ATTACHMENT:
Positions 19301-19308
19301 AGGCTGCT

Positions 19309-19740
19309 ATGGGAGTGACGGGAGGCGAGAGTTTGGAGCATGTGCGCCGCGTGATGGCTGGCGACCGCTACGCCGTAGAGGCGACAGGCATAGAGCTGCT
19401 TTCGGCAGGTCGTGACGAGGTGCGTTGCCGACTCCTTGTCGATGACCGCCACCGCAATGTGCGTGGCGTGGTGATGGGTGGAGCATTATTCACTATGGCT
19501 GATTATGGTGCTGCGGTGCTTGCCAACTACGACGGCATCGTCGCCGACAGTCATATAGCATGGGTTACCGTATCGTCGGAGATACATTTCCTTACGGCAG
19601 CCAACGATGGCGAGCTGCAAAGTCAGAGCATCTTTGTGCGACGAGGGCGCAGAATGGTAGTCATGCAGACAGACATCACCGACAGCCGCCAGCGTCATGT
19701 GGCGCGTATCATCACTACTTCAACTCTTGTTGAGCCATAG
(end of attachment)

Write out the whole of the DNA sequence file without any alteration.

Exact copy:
Positions 19301-19308
19301 AGGCTGCT

Positions 19309-19740
19309 ATGGGAGTGACGGGAGGCGAGAGTTTGGAGCATGTGCGCCGCGTGATGGCTGGCGACCGCTACGCCGTAGAGGCGACAGGCATAGAGCTGCT
19401 TTCGGCAGGTCGTGACGAGGTGCGTTGCCGACTCCTTGTCGATGACCGCCACCGCAATGTGCGTGGCGTGGTGATGGGTGGAGCATTATTCACTATGGCT
19501 GATTATGGTGCTGCGGTGCTTGCCAACTACGACGGCATCGTCGCCGACAGTCATATAGCATGGGTTACCGTATCGTCGGAGATACATTTCCTTACGGCAG
19601 CCAACGATGGCGAGCTGCAAAGTCAGAGCATCTTTGTGCGACGAGGGCGCAGAATGGTAGTCATGCAGACAGACATCACCGACAGCCGCCAGCGTCATGT
19701 GGCGCGTATCATCACTACTTCAACTCTTGTTGAGCCATAG